This tree shows the relationships between apes and other primates, including monkeys, and also the relationships between the apes themselves.

    This tree shows the relationships between apes and other primates, including monkeys, and also the relationships between the apes themselves (Figure taken from http://www.greatapetrust.org/images/primates/primates_tree.gif).

    Monkeys are often confused with chimpanzees, and thus a double misconception arises when people mistakingly assume humans evolved from chimpanzees, and then slip up again to assume that chimpanzees and monkeys are one and the same. A second fallacy assumes that if one species evolves from another, it should somehow replace the original species. This is false. Species are broadly defined as separate populations which cannot successfully interbreed with one another to produce reproductively viable offspring. Speciation, the process of the development of new species, can occur in many ways, but one key stipulation is that there is reproductive isolation between the two populations that are eventually going to become separate species. This means that no interbreeding can take place between the two, so that over time, an accumulation of many individual differences will no longer support viable reproduction. The most common way for reproductive isolation to occur is if there are geographical barriers separating two populations, or if some members of the original population migrate away, to form a separate population. When this occurs, these separated populations may have different ecological requirements, so replacement of the older species does not necessarily happen. Of course, replacements can occur if both species are reunited in the same niche (environment); if there is a competition for the same resources between both species, and one successfully outcompetes the other, then the unsuccessful species will become extinct. But in the case of humans and other apes, this was not the case, and since each species coexisted with each other successfully, there was no reason for any ‘replacement’ to occur. Humans did not evolve from monkeys; we share a common ancestor with them. We are apes and have evolved from earlier lineages of apes. When speciation occurs, a new species does not necessarily replace the species from which it is descended.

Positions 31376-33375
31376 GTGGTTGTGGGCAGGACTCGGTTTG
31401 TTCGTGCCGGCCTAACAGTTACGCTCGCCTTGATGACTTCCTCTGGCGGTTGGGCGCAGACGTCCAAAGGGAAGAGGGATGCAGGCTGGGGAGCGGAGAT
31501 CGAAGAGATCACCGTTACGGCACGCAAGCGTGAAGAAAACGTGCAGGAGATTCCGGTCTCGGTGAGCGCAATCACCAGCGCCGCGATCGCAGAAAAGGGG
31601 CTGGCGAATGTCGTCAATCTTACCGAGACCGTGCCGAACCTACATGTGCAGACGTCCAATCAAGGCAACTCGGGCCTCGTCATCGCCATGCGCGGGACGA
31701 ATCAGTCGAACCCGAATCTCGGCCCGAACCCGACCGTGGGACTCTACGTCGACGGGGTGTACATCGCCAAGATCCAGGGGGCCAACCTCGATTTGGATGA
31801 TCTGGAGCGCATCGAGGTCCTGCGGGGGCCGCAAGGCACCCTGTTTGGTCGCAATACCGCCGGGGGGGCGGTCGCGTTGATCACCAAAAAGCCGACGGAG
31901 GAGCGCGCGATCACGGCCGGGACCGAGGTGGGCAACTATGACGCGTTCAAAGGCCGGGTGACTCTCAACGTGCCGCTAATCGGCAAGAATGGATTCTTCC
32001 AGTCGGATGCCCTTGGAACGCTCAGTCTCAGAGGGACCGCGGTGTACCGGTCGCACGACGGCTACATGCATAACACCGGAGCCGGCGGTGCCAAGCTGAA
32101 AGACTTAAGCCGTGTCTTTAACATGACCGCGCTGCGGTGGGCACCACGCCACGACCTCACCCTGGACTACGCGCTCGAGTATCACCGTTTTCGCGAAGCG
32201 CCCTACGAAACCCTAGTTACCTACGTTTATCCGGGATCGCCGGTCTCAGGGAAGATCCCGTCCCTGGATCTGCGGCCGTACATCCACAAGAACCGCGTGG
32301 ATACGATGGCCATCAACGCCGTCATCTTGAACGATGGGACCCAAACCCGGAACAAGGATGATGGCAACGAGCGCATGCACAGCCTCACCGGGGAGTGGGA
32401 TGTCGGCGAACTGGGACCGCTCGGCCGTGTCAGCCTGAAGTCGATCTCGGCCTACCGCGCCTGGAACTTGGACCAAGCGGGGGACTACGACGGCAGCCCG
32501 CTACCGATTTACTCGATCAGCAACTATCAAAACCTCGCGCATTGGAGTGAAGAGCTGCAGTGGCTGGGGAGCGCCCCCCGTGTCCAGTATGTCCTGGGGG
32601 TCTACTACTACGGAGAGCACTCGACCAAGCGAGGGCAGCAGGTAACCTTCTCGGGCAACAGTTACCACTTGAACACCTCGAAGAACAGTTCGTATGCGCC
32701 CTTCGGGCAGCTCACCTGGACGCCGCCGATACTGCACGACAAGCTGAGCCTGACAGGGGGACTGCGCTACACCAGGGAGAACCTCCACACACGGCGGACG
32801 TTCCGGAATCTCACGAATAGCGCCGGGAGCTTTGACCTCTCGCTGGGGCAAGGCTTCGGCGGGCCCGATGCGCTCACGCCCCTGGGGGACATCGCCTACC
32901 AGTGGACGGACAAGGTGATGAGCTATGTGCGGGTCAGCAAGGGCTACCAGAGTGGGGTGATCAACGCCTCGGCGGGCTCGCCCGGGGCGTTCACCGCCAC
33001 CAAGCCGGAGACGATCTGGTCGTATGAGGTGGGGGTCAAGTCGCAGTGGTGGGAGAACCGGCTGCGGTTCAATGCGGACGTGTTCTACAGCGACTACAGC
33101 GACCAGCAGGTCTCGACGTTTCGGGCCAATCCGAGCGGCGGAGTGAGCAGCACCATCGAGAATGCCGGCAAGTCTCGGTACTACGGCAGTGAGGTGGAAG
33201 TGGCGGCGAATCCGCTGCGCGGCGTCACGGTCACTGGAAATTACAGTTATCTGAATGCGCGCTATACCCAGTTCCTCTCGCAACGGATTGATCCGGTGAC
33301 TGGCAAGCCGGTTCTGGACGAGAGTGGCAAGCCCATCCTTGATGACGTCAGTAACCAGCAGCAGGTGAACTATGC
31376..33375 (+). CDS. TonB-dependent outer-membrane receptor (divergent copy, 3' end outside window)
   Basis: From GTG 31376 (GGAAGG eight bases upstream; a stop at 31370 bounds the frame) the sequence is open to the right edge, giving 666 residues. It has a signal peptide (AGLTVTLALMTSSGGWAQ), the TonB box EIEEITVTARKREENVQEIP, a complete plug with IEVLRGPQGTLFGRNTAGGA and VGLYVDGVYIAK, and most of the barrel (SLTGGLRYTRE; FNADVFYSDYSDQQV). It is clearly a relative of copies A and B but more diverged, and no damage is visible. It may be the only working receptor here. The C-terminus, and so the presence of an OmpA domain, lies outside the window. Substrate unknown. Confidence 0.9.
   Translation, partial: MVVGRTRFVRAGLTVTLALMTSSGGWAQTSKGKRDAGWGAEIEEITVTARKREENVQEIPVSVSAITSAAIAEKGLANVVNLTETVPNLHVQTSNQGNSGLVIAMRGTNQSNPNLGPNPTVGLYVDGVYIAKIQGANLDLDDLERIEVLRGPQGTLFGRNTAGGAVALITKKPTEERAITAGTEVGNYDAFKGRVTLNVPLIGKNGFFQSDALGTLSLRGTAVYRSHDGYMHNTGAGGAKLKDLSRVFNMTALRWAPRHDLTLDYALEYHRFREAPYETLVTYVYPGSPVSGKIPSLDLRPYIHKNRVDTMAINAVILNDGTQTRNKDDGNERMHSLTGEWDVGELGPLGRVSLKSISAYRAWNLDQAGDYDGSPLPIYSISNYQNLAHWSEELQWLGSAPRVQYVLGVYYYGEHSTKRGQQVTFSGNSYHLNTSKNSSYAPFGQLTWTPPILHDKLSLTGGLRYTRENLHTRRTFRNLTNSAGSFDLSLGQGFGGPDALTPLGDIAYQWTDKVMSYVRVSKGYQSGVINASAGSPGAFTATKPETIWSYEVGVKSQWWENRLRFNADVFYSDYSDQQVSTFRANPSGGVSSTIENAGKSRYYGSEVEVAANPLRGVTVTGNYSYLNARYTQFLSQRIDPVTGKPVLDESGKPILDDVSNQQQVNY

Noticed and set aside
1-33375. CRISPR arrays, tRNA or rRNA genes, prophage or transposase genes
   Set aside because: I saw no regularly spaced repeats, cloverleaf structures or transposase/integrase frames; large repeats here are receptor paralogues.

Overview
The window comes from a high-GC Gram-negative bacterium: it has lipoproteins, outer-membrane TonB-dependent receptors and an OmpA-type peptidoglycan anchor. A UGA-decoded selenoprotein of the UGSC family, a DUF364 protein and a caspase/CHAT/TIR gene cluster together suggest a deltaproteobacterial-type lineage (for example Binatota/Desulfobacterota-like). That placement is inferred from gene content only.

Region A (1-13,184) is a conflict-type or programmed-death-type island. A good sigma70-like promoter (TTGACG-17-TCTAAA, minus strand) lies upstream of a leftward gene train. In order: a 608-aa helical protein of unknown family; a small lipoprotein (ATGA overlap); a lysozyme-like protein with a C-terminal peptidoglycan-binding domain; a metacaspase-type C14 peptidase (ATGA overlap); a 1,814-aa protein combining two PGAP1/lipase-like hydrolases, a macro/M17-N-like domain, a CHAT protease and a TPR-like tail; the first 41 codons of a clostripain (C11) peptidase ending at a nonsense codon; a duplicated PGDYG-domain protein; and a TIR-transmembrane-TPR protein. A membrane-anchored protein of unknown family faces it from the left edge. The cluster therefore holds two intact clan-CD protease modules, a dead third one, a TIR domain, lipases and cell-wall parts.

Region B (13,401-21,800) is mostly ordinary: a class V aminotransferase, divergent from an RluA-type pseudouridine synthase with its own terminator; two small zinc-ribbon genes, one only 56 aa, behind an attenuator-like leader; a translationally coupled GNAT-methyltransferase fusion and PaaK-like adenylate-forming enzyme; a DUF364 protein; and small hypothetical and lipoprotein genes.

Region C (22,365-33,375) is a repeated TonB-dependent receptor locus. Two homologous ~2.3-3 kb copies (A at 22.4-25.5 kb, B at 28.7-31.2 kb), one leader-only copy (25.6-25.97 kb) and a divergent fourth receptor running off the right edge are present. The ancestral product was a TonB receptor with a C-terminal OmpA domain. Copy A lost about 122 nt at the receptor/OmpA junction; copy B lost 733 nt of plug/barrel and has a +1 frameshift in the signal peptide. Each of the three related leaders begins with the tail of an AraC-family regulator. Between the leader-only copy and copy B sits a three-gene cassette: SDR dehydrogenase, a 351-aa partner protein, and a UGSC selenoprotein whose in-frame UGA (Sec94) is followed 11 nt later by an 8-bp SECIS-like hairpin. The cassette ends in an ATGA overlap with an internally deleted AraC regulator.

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8 Responses to “Big Misconceptions of Evolution.”

  1. dawkinsrottweiler said

    Thank you to a friend for advice on the structure of posts, as well as the idea of summaries at the end of each point.

  2. […] I draw your attention to Ashwin Khanna’s blog. Ashwin, a fellow medic and studying geneticist at Manchester University has compiled a concise and rather complete look at the big misconceptions of evolution, which I urge to read, here. […]

  3. dalyness said

    A very concise and evidence-based look at evolution and the big misconceptions that surround it. I urge people to read and take heed of such articles, you won’t regret it.

  4. heardofgod said

    So basically what your saying is, “If your going to make comments about the philosophy of evolution, get it right.” That is so cute.

    The only thing that seems to be evolving is the philosophy of evolution itself.